A new law introduced by D.C. Councilman David Catania (at large) could change the influence of Advisory Neighborhood Commissions and add a new residency requirement for potential ANC members.
Catania said the goal of changing the way ANCs’ recommendations are treated is to empower District residents and to force greater accountability for the ANCs.
The bill passed the Committee on Local and Regional Affairs, which Catania chairs, by a vote of 4-1. Council member Phil Mendelson (at large) was the lone dissenter. The bill will head to the full council for its first examination Feb. 1, according to a press release from Catania’s office.
The bill would strengthen the power of ANCs by requiring District government entities to give great weight to ANC recommendations as long as the ANC abides by numerous provisions that are also set out in the bill.
Barbara Spillinger, chair of ANC 2A, which includes the Foggy Bottom neighborhood, said she has some concerns about the bill. She said the bill would put added responsibility on ANC requirements.
It allows the great weight provision to be thrown out under circumstances, Spillinger said.
Bernard Demczuk, assistant vice president for Government Relations, said the bill would take away the authority of District agencies and the mayor.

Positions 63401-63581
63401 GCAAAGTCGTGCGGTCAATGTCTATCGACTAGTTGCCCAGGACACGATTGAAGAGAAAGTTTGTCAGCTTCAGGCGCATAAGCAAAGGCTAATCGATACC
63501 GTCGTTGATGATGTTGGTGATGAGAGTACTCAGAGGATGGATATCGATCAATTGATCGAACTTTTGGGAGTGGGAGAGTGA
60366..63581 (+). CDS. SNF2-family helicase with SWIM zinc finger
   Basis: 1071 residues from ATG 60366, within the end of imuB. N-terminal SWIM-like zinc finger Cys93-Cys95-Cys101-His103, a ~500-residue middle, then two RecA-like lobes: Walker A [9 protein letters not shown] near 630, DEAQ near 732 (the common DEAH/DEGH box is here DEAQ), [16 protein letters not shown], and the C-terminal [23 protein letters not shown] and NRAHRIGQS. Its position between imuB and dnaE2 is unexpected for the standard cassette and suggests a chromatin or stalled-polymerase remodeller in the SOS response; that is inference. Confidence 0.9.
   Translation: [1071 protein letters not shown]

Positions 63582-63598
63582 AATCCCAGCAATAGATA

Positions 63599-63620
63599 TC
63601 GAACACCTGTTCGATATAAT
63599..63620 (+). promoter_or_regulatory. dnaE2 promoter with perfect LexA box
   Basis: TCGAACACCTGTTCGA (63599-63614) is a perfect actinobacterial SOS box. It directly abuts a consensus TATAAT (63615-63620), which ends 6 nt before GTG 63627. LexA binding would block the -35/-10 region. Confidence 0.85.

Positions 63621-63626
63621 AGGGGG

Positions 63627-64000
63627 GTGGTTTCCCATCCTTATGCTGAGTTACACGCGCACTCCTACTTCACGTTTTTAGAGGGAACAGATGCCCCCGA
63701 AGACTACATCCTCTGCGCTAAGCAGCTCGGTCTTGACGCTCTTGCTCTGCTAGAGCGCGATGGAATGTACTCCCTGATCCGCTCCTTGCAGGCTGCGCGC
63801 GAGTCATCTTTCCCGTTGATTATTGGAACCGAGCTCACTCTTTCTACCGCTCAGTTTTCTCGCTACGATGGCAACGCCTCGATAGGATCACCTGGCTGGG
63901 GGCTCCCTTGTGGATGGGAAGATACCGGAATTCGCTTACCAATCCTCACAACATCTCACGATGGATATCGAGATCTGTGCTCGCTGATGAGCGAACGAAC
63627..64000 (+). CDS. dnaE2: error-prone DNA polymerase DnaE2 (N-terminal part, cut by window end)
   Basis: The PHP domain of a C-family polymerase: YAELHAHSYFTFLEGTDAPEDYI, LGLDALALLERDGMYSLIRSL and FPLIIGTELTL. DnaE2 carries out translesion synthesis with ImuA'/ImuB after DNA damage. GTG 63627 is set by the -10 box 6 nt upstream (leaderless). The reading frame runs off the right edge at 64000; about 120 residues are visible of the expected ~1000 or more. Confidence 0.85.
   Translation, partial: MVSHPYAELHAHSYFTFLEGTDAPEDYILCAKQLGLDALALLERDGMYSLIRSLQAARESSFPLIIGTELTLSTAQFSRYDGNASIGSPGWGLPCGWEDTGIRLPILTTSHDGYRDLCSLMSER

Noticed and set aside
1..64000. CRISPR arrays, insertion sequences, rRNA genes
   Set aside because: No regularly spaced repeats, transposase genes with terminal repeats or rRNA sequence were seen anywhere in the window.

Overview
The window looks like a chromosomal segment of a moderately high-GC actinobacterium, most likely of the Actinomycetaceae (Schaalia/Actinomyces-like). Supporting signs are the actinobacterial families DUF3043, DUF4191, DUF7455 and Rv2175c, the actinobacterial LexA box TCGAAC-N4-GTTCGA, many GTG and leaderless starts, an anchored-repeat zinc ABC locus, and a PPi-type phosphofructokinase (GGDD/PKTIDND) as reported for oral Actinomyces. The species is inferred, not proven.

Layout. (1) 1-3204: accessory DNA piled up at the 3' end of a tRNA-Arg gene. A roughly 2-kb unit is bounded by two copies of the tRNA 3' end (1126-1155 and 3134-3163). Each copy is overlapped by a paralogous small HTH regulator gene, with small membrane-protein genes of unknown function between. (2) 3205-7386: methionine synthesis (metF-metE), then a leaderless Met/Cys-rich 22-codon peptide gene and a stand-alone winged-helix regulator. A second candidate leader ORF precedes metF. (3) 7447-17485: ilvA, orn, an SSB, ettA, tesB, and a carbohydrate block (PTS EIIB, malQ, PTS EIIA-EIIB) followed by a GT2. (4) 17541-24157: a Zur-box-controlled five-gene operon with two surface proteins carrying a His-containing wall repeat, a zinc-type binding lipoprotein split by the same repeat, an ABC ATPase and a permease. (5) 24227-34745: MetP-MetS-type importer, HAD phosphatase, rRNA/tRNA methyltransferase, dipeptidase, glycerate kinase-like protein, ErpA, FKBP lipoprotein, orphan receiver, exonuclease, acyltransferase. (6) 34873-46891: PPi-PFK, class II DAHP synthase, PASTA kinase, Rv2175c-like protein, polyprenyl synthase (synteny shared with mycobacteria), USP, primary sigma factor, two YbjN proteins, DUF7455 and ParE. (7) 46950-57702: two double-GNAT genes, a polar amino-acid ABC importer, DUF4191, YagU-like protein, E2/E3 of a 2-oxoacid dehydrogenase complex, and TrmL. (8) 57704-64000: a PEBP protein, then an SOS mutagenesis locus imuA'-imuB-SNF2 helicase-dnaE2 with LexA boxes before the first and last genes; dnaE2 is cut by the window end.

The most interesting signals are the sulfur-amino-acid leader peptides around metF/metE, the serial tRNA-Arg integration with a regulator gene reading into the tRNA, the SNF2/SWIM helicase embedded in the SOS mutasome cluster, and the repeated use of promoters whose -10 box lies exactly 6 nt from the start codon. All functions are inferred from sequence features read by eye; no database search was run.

We support the ANC having a voice, but we don’t think that there should be changes in the city charter, Demczuk said.
He said the bill goes too far.
The bill changes the residency requirement for potential ANC candidates. The bill would require candidates to be a resident of the ANC for at least 180 days. Also, the bill requires that candidates reside in the single-member district for 60 days. Currently, candidates only are required to reside in their single-member district for 60 days.
Catania said a change in the residency requirement would ensure that candidates reside in their ANC for a longer period of time.
In no way was this aimed at students, Catania said.
ANC member Rich Sheehey (2-A01) said when the bill was originally proposed, it required candidates to reside in the single-member district for 180 days.
He said he objected to that requirement because students who switch residence halls subsequently might reside in a different single-member district, and he said he was glad to see the original requirement not placed in the bill. Catania agreed and acknowledged that students might move around in the same ANC.
Sheehey said the revised proposal does not limit or deter students from being members of ANCs. Sheehey said he was satisfied with the residency requirement in the bill.
I don’t necessarily see a flaw in that, he said.
GW senior Alan Elias, who ran for an ANC spot in 1998, said he does not think the changed residency requirement will make it more difficult for students to run. Elias said he thought the residency requirement was six months when he ran, and the new requirement doesn’t change things that much.